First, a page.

Standard Reference Materials

For each food matrix one different E. coli O157 strain was used. Table 1 shows the foods and the applied E. coli O157 strains with their origin and properties.

Junge et al.: Journal of aoaC InternatIonal Vol. 94, no. 6, 2011

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Table 6.

samples (1–10 CFU/25 g)

Χ 2 values of the low inoculated food

Food

No. of PCR positive/reference method negative (a)

No. of PCR negative/reference method positive (b)

Χ 2

Egg salad

0

1

0

Bockwurst

0

0

0

Apple juice

0

0

0

Standard Solutions

(a) Pre-enrichment media according to FDA-BAM

(Feng, P., September 2002, BAM Online, Chapter 4a:

Diarrheagenic E. coli O157).

(b) Pre-enrichment media according to USDA/FSIS

(Microbiology Laboratory Guidebook 5.04 for meat).

General Preparation

The heating unit was turned on and temperature was set to 95100°C. The container was filled with ice for storage of foodproof ShortPrep II kit samples. All sample tubes were labeled for identification of samples. The LightCycler 480 and Mx3005P instruments and attached PCs were turned on.

Sample Preparation

Pre-enrichment.To 25 g of the food sample 225 mL pre-enrichment media was added according to the FDA- BAM and USDA/FSIS instructions.

Analysis

(a) foodproof ShortPrep II kit (Cat. No. S 400 02),

preparation/extraction of DNA from food enrichment.— In order to collect the lysis reagent at the bottom of the

tube, the reaction tube with the ready-to-use reagent was centrifuged at 500 × g for 30–60 s. The enriched culture was shaken gently and allowed to settle for 510 min; 200 µL of the sample (supernatant) was then transferred to the reaction tube containing the ready-to-use lysis reagent. The reaction tube had to be firmly closed. The lysis reagent and sample were mixed by vortexing. The reaction tube was centrifuged in a bench-top microcentrifuge for 5 min at 8000 × g. The supernatant was discarded by pipetting and inactivated appropriately. A 200 µL volume of resuspension reagent was added. The tube was placed in the cell disruption unit and turned on for 8 min for mechanical disruption. The reaction tube was incubated in the heating unit for 10 min at 95100°C. The reaction tube was carefully removed from the heating unit, using forceps, as the tube was hot. The tube was allowed to sit for 1 min, then the sample was mixed for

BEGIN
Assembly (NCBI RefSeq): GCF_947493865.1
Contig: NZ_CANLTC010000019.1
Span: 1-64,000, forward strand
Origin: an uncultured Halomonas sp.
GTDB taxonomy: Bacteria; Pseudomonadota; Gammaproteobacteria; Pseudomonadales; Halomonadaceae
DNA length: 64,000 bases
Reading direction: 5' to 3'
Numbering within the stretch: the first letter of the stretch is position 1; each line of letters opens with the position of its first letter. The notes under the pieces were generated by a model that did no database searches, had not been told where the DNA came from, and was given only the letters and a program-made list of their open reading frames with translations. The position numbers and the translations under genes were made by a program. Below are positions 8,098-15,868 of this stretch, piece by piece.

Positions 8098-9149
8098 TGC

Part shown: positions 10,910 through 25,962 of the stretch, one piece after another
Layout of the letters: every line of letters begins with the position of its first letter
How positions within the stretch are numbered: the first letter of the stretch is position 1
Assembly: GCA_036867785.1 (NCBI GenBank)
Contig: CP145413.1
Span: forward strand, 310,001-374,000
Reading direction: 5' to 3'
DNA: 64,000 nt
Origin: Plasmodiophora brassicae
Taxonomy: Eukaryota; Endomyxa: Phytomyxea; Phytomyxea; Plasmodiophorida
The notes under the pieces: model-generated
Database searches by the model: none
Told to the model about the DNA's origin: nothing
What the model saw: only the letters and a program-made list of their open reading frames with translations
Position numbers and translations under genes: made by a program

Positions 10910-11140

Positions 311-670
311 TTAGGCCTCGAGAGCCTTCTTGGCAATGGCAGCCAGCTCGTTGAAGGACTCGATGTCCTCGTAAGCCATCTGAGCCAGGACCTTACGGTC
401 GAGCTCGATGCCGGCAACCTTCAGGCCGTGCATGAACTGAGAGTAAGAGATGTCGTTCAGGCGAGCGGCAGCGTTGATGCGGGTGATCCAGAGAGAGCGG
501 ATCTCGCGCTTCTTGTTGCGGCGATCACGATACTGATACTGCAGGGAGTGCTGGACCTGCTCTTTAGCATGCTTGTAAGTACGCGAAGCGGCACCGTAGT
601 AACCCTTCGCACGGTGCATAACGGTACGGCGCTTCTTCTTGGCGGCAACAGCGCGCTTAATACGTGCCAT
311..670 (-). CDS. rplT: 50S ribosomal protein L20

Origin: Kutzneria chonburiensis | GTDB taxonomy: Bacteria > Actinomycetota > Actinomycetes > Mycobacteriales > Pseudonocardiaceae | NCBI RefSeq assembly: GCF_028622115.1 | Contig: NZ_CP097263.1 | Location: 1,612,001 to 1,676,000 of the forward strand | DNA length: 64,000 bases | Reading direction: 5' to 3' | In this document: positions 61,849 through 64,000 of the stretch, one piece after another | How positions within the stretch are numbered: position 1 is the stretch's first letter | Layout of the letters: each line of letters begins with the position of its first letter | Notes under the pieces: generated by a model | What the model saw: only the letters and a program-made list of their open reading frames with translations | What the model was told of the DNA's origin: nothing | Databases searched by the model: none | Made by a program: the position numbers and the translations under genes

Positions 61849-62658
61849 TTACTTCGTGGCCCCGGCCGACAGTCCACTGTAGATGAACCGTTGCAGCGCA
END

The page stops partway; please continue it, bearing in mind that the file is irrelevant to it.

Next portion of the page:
2 s by vortexing. After centrifugation at 13 000 × g for

1 min at room temperature, the supernatant contained the extracted DNA. The prepared sample was stored at 4°C

if

the PCR followed immediately; otherwise it was stored

at

–20°C.

(b) foodproof E. coli O157 Detection Kit, 5Nuclease

(Cat. No. R 302 10), preparation of the PCR mix.—A

25 µL standard reaction was prepared as described below. Note: Gloves must be used when handling the PCR vessels. The solutions were thawed and, for maximal recovery of contents, vials were briefly centrifuged in

a microcentrifuge before opening. The solutions were

mixed carefully but thoroughly by pipetting up and down. In a reaction tube (0.5–2.0 mL, depending on the number of reactions), the PCR mix was prepared by adding the following components in the order mentioned below. The volumes indicated are based on a single 25 µL standard reaction. The PCR mix was prepared by multiplying the amount in the “Volume” column by the number of reactions to be cycled plus one or two additional reactions to cover pipetting losses (Table 2).

Instructions

(1) Mix carefully but thoroughly by pipetting up and

down. Do not vortex. Pipet 20 µL PCR mix into each PCR vessel. For the samples of interest, add 5 µL sample DNA. For the negative control, add 5 µL H 2 O, PCR-

grade (vial 5, colorless cap). For the positive control, add

5 µL foodproof E. coli O157 control template.

(2) Seal the PCR vessels accurately with optical caps